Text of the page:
field of young wheat

Connecting kids with food:

‘Every primary school in Britain to be twinned long-term with a farm as a means of 'growing' farming into children's lives, and also for them to shape farming in return’ Ministry of Young People in Nature: Bella Lack and Georgia Locock, School Pupil and Student

A great idea from these students! Children should not just be taught to associate nature with nature reserves but the farmed countryside too. Our own Food for Life farm visits have shown how valuable it is to let children experience a real working farm - to reconnect them with where food comes from. Growing food, and visiting farms, are also both proven ways to increase the amount of fruit and vegetables that children eat; in this way, combining nature with agriculture could achieve greater benefits, including for public health.

child with tomatoes growing in the background

More fruit and veg:

‘Focus on increasing domestic fruit and vegetable production with special support for small-scale producers’ Minister of Food and Farming, Miles King Environmental Policy Researcher and Advocate

Once a proud nation of thousands of apple varieties prized for their diversity, now the UK is less than 50% self-sufficient in fruit and vegetable production. With a bit of support, organic and small-scale horticulture can deliver productive and diverse landscapes required for thriving wildlife, while connecting farmers with their communities through shorter supply chains.

We too want more fruit and vegetables grown and eaten in the UK. As part of the Fruit and Veg Alliance we are calling for government support to increase domestic horticulture production, boosting it from just 1% of agricultural land area. We can produce food for healthy diets alongside thriving wildlife and we must support this urgently.

apple harvest

Nitrogen fertiliser:

‘Introduce ‘Fertiliser Taxes’ and use the income to fund environmental clean-ups and organic conversion’ Minister of Food and Farming, Miles King Environmental Policy Researcher and Advocate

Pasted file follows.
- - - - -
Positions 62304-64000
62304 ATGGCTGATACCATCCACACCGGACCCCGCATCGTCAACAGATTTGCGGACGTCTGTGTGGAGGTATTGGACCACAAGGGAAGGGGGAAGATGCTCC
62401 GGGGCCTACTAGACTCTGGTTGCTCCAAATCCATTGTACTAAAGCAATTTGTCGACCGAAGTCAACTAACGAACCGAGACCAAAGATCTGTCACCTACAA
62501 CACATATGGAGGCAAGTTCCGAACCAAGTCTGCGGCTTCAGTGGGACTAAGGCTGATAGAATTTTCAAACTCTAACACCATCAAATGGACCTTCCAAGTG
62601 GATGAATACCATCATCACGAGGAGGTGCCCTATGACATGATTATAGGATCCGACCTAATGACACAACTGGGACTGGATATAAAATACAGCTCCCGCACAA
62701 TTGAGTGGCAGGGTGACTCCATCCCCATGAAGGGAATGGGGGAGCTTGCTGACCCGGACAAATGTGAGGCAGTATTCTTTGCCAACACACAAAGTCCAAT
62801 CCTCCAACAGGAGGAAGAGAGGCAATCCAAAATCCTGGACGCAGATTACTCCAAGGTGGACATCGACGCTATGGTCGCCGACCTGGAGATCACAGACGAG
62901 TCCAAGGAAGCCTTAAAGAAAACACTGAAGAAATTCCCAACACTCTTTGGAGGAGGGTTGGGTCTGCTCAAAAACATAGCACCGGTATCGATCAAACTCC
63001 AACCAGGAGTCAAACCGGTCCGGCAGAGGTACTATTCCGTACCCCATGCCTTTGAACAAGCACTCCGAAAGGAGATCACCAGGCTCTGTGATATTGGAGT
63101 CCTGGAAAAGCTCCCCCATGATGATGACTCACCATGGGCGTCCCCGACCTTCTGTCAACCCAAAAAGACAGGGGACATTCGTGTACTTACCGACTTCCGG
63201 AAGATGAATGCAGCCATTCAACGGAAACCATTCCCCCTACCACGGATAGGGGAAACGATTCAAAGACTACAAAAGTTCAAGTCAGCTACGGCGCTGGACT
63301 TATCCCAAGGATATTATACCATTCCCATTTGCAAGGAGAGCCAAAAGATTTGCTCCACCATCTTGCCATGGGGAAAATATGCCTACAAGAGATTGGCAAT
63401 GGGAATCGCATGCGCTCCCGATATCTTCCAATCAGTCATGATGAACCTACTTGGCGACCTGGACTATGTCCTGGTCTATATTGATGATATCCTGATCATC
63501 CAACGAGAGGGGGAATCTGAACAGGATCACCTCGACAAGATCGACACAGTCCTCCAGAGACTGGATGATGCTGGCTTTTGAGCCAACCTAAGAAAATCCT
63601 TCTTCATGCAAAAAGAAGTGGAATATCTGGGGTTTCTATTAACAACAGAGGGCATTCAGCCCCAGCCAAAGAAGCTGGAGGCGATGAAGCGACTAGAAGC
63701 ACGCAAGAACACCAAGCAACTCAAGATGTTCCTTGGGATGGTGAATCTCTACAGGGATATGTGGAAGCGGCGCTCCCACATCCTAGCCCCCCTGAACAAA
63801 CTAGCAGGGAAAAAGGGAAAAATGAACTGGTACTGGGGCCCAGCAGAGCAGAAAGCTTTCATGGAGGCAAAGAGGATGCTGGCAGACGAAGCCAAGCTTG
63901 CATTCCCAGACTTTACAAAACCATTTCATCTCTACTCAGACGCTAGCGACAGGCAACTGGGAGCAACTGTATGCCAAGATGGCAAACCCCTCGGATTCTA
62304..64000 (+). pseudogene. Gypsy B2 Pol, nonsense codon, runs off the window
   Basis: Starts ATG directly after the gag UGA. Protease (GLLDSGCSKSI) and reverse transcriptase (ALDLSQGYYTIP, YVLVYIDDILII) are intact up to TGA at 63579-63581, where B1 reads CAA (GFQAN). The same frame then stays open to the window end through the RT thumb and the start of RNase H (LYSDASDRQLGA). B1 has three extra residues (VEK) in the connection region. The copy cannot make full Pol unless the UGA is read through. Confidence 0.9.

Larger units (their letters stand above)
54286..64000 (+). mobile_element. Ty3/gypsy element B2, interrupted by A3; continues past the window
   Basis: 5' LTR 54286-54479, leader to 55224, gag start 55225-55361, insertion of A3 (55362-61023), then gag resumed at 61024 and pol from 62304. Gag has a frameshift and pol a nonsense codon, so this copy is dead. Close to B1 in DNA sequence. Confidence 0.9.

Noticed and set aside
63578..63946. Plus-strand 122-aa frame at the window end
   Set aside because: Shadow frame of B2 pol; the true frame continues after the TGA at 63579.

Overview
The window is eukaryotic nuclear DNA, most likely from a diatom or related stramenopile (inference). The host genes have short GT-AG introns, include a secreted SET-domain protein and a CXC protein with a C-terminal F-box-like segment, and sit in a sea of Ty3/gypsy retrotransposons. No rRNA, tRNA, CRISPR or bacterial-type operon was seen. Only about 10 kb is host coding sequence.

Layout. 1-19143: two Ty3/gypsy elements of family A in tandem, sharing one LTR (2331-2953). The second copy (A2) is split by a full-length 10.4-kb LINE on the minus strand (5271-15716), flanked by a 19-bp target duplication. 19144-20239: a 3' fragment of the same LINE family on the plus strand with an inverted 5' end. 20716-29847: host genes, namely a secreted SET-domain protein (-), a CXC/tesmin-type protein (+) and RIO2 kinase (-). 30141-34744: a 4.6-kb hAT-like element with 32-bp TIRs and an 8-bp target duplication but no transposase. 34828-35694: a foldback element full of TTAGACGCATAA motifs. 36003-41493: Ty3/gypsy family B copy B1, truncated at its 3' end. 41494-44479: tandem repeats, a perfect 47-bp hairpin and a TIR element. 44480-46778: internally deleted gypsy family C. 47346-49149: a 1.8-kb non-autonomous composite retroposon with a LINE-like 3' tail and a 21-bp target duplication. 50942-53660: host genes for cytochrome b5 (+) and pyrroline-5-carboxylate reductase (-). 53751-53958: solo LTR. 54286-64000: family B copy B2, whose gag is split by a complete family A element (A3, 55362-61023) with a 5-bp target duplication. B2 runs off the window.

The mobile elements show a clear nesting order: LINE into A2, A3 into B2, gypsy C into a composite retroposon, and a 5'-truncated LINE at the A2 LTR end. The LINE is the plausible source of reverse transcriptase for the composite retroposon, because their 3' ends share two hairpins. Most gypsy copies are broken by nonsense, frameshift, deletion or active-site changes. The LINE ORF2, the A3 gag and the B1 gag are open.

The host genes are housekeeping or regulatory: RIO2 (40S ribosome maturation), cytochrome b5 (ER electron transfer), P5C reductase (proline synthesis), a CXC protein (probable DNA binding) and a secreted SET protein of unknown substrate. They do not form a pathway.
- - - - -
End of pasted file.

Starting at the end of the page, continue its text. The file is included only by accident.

An interesting idea. Whilst this would need some thought, we do think nitrogen fertiliser is a huge elephant in the room that, time and again, is overlooked in policy debates. Our report ‘Just say N20’ calls for change.

“Overuse of nitrogen has caused widespread environmental damage to rivers, wetlands, by polluting drinking water, compromising soil health and leading to eutrophication. It also means that food is less nutritious than it used to be.”

And finally, I thought I’d quote Martin Lines (Farmer & Chair of the Nature Friendly Farming Network). In the manifesto he sums up what we need the government to hear:

“Now is the moment for radical change in agricultural policy that rewards farmers for the conservation of natural resources alongside sustainable food production”
cows in field

Brexit means that food and farming are in the political spotlight like never before

Whilst the risks are high, especially from a no-deal Brexit and trade deals with non- EU countries, this is a moment of opportunity too. However, the new Agriculture Bill doesn’t yet, at least, look like the great agroecological re-write of British farming we need. Currently, for example there is no mention of wildlife-friendly farming systems such as organic.

But it is promising and with enough lobbying and bravery from government – we really can achieve a system where farmers are rewarded for growing food and bringing back our wildlife.

You can help too:

  • There's no better time to contact your MP. Encourage them to speak up for organic farming and some of the other great ideas in this manifesto.

  • Help us work with farmers, retailers and government to transform food and farming in the UK by becoming a member of the Soil Association Charity. Learn more about how you can get involved.

  • And of course, come to the People’s Walk for Wildlife to stand up for all the wildlife that has been destroyed and all those that we can still save!